Tuesday, March 4, 2014

I Don't Need Your Sympathy, Your Eminence!

There is a disturbing trend in the current pontificate of feeling-guys feeling sympathy from on high for lowly people who desperately need their sympathy. It's all so very condescending, their misplaced compassion.

It all begins with the most vexatious and grammatically unacceptable "where they're at" type talk. You know what I mean, how 'of the people' these people are, who are, if anything, not that. How the German bishops have been tripping over each other trying to show that they too are totally of the people.

Cardinal Kasper, in the presence of the other cardinals, said that the Church should give certain people communion who, though twice "married," mean well. No one can blame someone for wanting to lift a burden from somebody, but is it a burden or is it their salvation that is being lifted away?
"I just, I just think it's so great that, in me,
the Church is finally listening to what the people
are saying, to what the Spirit is 'a sayin."

I am personally offended. In effect, what is being suggested here is that lay people (unlike the clergy) are incapable of making life-long decisions, and thus need to be treated like little children who get another chance.

One free-bee marriage. Where does it end - one free-bee bank robbery, or perhaps one free-bee murder, or abortion?

But the matter is not one of forgiveness. No, forgiveness is predicated on sorrow and an amending purpose. When that is lacking, nothing can be done. None of us can undo what we have done. And we must live with the consequences. Let our wills be changed, despite great cost, and the heavens open up.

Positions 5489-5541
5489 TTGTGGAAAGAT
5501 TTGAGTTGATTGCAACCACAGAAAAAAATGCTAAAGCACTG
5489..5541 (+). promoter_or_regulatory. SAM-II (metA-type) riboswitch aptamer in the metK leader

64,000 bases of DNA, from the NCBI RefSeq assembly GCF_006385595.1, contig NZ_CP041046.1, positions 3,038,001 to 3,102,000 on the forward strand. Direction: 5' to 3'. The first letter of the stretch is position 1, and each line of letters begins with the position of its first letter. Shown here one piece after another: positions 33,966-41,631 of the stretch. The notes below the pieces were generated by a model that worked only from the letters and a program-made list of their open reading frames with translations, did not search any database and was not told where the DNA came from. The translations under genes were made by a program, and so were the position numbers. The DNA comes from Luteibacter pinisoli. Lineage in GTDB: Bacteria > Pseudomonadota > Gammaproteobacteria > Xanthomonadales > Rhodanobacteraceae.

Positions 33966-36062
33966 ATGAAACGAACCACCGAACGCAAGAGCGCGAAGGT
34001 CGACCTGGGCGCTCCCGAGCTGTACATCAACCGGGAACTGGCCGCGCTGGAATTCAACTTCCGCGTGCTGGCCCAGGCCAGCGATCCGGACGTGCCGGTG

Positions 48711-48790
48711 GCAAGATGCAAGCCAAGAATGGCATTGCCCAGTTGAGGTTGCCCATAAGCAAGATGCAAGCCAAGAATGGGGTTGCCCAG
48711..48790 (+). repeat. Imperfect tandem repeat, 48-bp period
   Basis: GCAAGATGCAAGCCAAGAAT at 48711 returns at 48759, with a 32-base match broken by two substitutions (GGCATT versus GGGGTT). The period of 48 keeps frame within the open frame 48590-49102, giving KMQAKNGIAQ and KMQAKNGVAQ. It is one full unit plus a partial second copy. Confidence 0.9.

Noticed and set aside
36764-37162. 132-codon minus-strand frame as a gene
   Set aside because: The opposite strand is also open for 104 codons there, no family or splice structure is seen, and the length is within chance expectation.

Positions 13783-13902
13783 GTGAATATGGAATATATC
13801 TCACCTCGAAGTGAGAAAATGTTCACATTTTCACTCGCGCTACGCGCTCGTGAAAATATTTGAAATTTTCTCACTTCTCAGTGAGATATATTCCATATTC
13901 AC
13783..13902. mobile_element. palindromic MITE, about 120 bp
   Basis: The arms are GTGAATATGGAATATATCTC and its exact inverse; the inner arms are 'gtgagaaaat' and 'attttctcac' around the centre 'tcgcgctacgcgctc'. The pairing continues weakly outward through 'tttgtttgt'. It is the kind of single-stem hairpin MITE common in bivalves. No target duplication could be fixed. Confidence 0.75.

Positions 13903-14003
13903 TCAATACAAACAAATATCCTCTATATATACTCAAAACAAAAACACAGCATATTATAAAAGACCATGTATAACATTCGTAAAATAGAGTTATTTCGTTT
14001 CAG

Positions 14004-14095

Will this mercy improve my marriage? What would I have done when I was struggling, had I known that great cardinals somewhere were plotting that I would never indeed need to struggle at all, for had I known at the darkest point of my marriage that I had one free get out of jail card would I not have taken it? That, when I was on my way out the door, that knowing I had failed her and my own dreams, that I could not yet fail God by accepting that this was but a thing to forget and move on from? Where would that have left my children, let alone my wife? What would they have thought, years later, seeing me with my new wife and children receiving Holy Communion?

There are not few men in my position who had only that one thing left to them to dignify their struggle - not the honour of not going back on one's word - which the Cardinal does not respect anymore, not the warm feeling of love from one's wife, nothing but that one thing, that this was God's will and that His grace is sufficient to rescue you from things rashly considered, words too quickly said, actions impetuously undertaken, the presumption that I was actually ready and able to undertake marriage. Who of us has ever made so perfect a choice, one so immune from the effects of sin that he would not have cause to fall back on it, if he could, in his moments of weakness and self-pity?

One free life of vice to be lamented of on the death bed; one free apostasy; to have both God and mammon.

In this way has the Cardinal sold out the dignity of our married state. It is not a sacrament. Though indelible, it is not as important as those other sacraments that the Church can never permit profanation of, but marriage, yes, it is not so important that it cannot be profaned for a while.

Let the priests, then, worship God on Sunday, but some other god on the other days, since, now, sacrilege is no great matter. Unless it is not sacrilege to despise a thing as small as marriage.

Are there grounds to persevere, to encourage perseverance in others left to us now? Are there left any grounds for undertaking so onerous a thing as marriage in the first place? Where has the right to security gone, that any Catholic taking on this sacrament has a right to believe exists, if it is just as well whether you persevere or not, that we shall all be treated the same, those who suffer and remain faithful and those who do not?

No man may say that sin is not sin.